Milorad got a job in the municipal transport company of Belgrade in 1947. Later, he also worked for "Radio industry". He moved to Austria in 1965. At the time of the testimony, he was retired.
Established in 1815, Orlovsko naselje (Eagles' settlement) is one of the first planned settlements of Roma, the breeders and traders of horses, who were given the plots of land for houses and stables, as well as the fields for grazing and agriculture. Aside from horses, the Roma were traditionally wine-growers, and also had grown orchards. Blacksmiths, coachmen, Teamsters have all followed the horse trade. Women from the poorer families frequently worked as housemaids and cooks for the wealthier Belgrade families, and they were weavers as well. The traditional way of life was abruptly cut ended with WWII, de-legitimization, looting of their land and other property which had followed the brief, but brutal period of genocide. After the war, the Roma community had embarked on the renewal of life in Orlovsko naselje slowly and with great difficulties. Their land was not restituted, so the breeding of horses and agriculture were no longer possible. The Roma had to work as sharecroppers on their neighbors' fields, and later still, had to adapt to the conditions of life in the city which had grown to the edge of their settlement. Today, after the privatization of the property and the land, Orlovsko naselje and its 1000 inhabitants are surrounded by the newly-built buildings, and are frequently considered "an illegal, informal settlement".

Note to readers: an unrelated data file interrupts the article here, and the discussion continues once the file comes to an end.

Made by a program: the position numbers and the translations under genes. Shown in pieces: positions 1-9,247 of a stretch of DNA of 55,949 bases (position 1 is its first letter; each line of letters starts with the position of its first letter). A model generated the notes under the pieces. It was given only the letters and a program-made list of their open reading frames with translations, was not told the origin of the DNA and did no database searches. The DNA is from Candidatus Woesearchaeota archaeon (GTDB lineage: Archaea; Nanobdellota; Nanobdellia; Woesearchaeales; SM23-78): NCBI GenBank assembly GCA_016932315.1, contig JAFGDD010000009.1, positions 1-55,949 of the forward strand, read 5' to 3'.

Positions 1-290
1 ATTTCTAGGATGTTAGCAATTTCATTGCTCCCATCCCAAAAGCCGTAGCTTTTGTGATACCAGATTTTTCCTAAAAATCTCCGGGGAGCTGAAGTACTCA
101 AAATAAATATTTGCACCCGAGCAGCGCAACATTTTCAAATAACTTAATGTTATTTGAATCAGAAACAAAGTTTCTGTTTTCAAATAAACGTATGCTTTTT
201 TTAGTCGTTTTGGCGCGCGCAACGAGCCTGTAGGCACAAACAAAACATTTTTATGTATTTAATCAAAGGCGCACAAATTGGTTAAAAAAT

Tanasije Mirijevski - Dekić
In conversation with us, Tanasije Mirijevski, nephew of Milorad Dekić, author and chronicler of Orlovsko naselje and Mirijevo, is speaking on the persecution his family and Roma of Orlovsko naselje had endured, on the sacrifices and struggle for survival, and also of the friendships with the Belgrade's Jews through the living memory of his family borne across generations.
Map of the Dekić family escape attempt
War damage reports
The war damage inquiries for the "State Commission for the Establishment of the Crimes of the Occupiers and Their Abbetors" in the Roma communities were often conducted summarily and through commissioners. One such list is the one presented below, with obligatory monetary amounts for compensation payments, given in 1945 to a commission's delegate in Beli Potok, and on behalf of the wartime residents of Mirijevo, in whose vicinity was Orlovo naselje. These "collective records" were used as supporting evidence in the claims of Yugoslavia for war reparations from Germany. Roma testimonies were not used in the Nuremberg trials, and did not affect the outcomes of the war-crime tribunals.
Archive of Yugoslavia, AJ, 110-273-942; AJ, 110-273-943
Testimony of Dekić brothers, transcript
Testimony of Milorad and Pavle Dekić, given to the historian Milena Radojčić in 1986, in the framework of her research on the camp at Sajmište. The testimony was shown for the first time as part of the CHRE exhibition "October 1941", in the Historical Archives of Belgrade, in 2016.
PDF file, 10mb, download at the bottom of the frame. The testimony is kept in the Historical Archive of Belgrade (IAB) on tape, and as transcript published here. Sig: IAB 4827/MG-933.